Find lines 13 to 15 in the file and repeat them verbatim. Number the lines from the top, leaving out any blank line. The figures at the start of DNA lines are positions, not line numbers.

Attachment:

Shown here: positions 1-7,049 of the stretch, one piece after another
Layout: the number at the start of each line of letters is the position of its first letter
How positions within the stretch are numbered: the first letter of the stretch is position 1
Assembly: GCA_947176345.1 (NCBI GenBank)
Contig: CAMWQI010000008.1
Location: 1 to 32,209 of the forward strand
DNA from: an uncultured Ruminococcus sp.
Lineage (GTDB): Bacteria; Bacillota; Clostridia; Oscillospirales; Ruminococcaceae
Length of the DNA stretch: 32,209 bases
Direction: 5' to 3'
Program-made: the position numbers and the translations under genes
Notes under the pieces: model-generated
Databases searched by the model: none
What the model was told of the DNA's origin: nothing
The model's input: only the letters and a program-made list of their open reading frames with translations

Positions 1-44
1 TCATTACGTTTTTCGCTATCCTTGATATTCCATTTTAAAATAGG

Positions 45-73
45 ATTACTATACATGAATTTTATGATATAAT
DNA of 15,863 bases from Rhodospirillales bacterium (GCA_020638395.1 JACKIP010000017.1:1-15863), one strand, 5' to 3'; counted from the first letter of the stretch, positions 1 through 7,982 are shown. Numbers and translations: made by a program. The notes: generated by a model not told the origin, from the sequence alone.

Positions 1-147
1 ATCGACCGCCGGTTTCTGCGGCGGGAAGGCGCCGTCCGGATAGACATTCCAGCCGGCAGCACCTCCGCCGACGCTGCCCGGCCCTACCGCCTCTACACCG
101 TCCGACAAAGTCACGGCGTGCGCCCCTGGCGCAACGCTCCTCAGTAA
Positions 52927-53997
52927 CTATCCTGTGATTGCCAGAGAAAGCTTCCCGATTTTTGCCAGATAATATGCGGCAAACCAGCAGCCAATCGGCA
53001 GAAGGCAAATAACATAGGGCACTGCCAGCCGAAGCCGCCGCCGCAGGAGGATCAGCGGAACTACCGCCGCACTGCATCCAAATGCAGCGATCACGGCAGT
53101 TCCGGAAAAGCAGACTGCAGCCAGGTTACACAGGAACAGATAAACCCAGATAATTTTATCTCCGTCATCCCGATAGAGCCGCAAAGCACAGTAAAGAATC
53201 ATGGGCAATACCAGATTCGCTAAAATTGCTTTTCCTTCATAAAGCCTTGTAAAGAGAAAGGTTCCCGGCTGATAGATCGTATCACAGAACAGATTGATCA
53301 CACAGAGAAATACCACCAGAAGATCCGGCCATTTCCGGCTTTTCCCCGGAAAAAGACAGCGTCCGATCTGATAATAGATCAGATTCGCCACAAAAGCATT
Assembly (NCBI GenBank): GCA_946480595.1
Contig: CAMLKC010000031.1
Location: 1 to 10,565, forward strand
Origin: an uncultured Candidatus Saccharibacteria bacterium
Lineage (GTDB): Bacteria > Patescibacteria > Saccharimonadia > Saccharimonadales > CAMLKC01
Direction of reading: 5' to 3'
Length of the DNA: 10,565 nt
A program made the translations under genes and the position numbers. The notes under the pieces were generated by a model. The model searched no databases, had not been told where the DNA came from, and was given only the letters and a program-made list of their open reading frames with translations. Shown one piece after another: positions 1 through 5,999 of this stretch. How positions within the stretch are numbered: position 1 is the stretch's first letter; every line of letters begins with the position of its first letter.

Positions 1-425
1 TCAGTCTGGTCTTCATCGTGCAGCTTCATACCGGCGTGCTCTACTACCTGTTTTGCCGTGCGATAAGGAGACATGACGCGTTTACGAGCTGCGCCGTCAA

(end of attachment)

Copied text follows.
Databases searched by the model: none
What the model was told of the DNA's origin: nothing
The model's input: only the letters and a program-made list of their open reading frames with translations